Hey there, time traveller!
This article was published 6/12/2013 (1179 days ago), so information in it may no longer be current.
A Winnipeg writer is hoping for a hit in one of the world's biggest markets this month with a real-life adventure story of war and survival.
Four Miles to Freedom: Escape From a Pakistan POW Camp is Faith Johnston's story of three Indian Air Force pilots who were shot down during the 1971 war with Pakistan. The three escaped from a POW camp, attempted to flee to Afghanistan and were captured in the Khyber Pass.
Johnston, in India for the launch this week in the city of Pune, learned about the story because one of the men is a friend of her husband, also a former Indian Air Force pilot. Her last book was the novel The Only Man in the World, published by Turnstone Press.
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Did you sing We Are the Champions when you heard the news of Alice Munro's Nobel Prize? Are you more afraid of waiting for the dentist without a book to read than you afraid of the dentist?
When you see a story about Ben Johnson, do you still think somebody's misspelled the name of the Elizabethan satirist?
If you answered yes to any of these questions, the highlight of your festival season awaits Wednesday at Finn McCue's Irish Pub at The Forks. The Manitoba Writers' Guild and the Writers' Union of Canada are teaming up to put on a literary pub quiz with promises of merriment, prizes and "excellent grammar."
The quiz entry fee is $5 per person and the fun runs from 7 to 9 p.m.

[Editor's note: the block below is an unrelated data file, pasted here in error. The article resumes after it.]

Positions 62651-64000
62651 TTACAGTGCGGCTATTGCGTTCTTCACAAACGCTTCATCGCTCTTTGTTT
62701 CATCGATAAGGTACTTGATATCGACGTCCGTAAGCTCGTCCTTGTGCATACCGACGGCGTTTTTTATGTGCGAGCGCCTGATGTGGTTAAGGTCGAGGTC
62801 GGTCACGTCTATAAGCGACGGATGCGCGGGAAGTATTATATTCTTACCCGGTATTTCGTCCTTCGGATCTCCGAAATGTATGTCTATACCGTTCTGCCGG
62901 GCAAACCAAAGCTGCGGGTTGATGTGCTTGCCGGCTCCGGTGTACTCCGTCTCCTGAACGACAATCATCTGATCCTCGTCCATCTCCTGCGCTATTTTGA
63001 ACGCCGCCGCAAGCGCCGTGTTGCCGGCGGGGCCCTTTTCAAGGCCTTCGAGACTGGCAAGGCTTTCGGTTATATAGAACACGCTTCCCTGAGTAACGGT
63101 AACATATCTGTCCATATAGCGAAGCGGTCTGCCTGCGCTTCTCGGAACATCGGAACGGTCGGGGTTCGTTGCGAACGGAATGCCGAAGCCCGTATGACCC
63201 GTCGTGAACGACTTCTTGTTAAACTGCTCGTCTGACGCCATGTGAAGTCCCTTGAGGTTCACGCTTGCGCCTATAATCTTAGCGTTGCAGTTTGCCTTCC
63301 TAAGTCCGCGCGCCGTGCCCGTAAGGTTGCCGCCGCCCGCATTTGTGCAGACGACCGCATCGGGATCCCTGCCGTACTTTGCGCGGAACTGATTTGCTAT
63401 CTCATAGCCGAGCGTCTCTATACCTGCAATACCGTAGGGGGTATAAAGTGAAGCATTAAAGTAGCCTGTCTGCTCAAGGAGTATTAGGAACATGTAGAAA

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After more than 20 years as a prominent environmental journalist, Alberta's Andrew Nikiforuk received this year's Writers' Trust Matt Cohen Award, which honours a Canadian writer for a lifetime of distinguished work in French or English.
Nikiforuk's most recent book, The Energy of Slaves: Oil and the New Servitude (Greystone Books), which compares our reliance on nearly free energy with the reliance of slave societies on unpaid labour. His earlier books examined the environmental risks of Alberta's oilsands, the role of climate change in the destructive spread of the pine beetle, and the violent campaign against oil and gas waged by Wiebo Ludwig, the leader of a rural religious community.
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Five Canadian books are on this year's list of 100 Notable Books, produced by the New York Times.
On the fiction side, the late David Rakoff's novel Love, Dishonor, Marry, Cherish, Perish joins CanLit Queen Margaret Atwood (Maddaddam, the third instalment in her dystopian trilogy) and sort-of-Canuck Eleanor Catton (the Booker Prize winner for The Luminaries).
Two Canadian non-fiction titles made the list: Margaret MacMillan's The War That Ended Peace, about the causes of the First World War, and Amanda Lindhout's A House in the Sky, about her harrowing experiences after being kidnapped by Islamist rebels in Somalia. Lindhout's memoir also scored a spot on the Slate magazine top books list.
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A symbolic die-off at a literary conference, a demonstration outside Montreal's Bibliotheque National and a YouTube video of authors going silent are all part of a campaign by Quebec writers to have the price of books regulated.
The Quebec writers organization UNEQ launched the "Sauvons les livres" campaign this fall to call attention to the loss of independent bookstores and small publishers. The campaign focuses on the impact of big-box retailers offering bestsellers at discounted prices.